Pakistan’s former Interior Minister, Chaudhry Nisar Ali Khan, talking to the press, ruled out the presence of ISIS militants in Pakistan. In June 2017 Balochistan Home Minister Sarfaraz Bugti told the media, “ISIS has no existence in Balochistan.” These are all lies. ISIS, not only does exist but the Islamist terror organization has training camps throughout Balochistan and runs death squads under the patronage of the Pakistan Army.
Abdul Majeed Bizenjo, a former Member of Provincial Assemble (MPA) Balochistan (1988-1990) is leading ISIS in Awaran. He was nominated by Islami Jamhoori Ittehad (IJI) from district Khuzdar (PB-32 Khuzdar-III) to the Provincial Assemble of Balochistan. His son Jameel Bizenjo handles the day-to-day terror operations of the Islamic State under his father’s supervision. Both, father and son are affiliated with, and take instructions from Shafeeq Mengal who heads the entire ISIS network in Balochistan.
Pakistan Military Invaded Independent Balochistan in 1948
Toronto, March 25: Baloch National Movement – North America’s call to observe March 27 as black day was attended by Pakhtuns, Sindhis, Kurds and enlightened elements of the Canadian society at a Toronto meeting. Sovereign Balochistan was invaded and occupied by the Pakistani military in 1948. The public gathering was attended by people from all walks of life sharing democratic values and respect for freedoms and rights.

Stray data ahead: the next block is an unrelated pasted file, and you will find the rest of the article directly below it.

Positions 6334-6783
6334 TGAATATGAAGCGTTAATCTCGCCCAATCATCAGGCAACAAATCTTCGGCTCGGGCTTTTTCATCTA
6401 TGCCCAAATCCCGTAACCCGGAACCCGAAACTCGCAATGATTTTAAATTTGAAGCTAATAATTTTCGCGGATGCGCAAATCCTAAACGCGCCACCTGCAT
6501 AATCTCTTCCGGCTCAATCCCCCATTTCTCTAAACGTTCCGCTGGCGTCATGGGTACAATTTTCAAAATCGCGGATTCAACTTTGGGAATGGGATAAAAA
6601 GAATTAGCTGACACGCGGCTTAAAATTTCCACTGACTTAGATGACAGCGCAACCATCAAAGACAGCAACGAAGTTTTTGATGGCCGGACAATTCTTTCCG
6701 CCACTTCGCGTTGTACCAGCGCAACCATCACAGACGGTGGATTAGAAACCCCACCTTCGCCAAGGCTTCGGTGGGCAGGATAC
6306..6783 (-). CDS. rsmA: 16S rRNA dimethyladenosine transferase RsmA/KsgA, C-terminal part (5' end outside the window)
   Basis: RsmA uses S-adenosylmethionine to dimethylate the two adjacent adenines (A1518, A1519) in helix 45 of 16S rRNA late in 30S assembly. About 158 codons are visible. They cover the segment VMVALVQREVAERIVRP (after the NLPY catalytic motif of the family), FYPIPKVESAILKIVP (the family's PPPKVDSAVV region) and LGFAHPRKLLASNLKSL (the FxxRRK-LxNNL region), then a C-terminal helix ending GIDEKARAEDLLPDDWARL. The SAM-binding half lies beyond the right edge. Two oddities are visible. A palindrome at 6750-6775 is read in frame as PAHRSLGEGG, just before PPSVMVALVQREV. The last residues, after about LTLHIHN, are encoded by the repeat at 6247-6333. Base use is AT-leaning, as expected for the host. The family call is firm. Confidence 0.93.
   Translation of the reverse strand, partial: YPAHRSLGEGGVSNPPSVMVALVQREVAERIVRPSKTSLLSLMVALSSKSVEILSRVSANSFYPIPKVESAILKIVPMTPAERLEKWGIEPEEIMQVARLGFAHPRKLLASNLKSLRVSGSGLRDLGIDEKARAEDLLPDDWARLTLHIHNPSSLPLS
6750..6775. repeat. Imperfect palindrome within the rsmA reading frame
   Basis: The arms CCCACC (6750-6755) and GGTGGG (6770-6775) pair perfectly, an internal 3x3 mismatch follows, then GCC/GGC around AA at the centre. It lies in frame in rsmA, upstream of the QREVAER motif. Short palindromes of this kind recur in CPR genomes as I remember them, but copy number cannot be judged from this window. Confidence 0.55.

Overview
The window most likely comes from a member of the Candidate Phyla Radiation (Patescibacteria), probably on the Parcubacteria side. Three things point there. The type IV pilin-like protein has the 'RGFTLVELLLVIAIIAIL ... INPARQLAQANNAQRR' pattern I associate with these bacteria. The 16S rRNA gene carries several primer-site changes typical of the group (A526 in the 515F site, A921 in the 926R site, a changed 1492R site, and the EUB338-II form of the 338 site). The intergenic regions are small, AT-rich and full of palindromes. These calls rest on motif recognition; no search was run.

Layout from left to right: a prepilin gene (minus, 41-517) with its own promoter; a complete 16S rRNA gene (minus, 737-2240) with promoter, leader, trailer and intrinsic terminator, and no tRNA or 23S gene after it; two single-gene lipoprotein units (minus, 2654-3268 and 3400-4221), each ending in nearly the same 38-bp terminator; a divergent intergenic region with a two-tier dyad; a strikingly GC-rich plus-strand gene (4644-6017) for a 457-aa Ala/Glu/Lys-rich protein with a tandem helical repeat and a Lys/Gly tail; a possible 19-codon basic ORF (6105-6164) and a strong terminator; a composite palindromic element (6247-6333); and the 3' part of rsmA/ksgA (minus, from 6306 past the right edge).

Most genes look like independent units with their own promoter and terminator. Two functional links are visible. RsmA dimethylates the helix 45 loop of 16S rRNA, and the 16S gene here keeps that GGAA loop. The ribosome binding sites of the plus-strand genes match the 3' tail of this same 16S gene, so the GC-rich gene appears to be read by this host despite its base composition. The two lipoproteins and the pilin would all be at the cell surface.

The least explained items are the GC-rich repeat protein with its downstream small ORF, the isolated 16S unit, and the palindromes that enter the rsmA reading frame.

Mr. Tarek Fatah, guest of honour at the event spoke on the importance of understanding the history and the evil nature of the state of Pakistan. In his speech, Mr. Fatah described the events at Dacca University on March 25, 1971 when Pakistan Army soldiers massacred more than 200 students and teachers at the university dorms and hung their bodies from the poles and trees.
Toronto: A group of Baloch political and student activists in Canada gathered at Fairview Library in Toronto to commemorate the 70th anniversary of Pakistan’s occupation of the land of the Baloch people.
The event organized by Baloch National Movement (BNM) was supported by Sindhi, Pashtun, Kashmiri, Kurd and other human rights activists.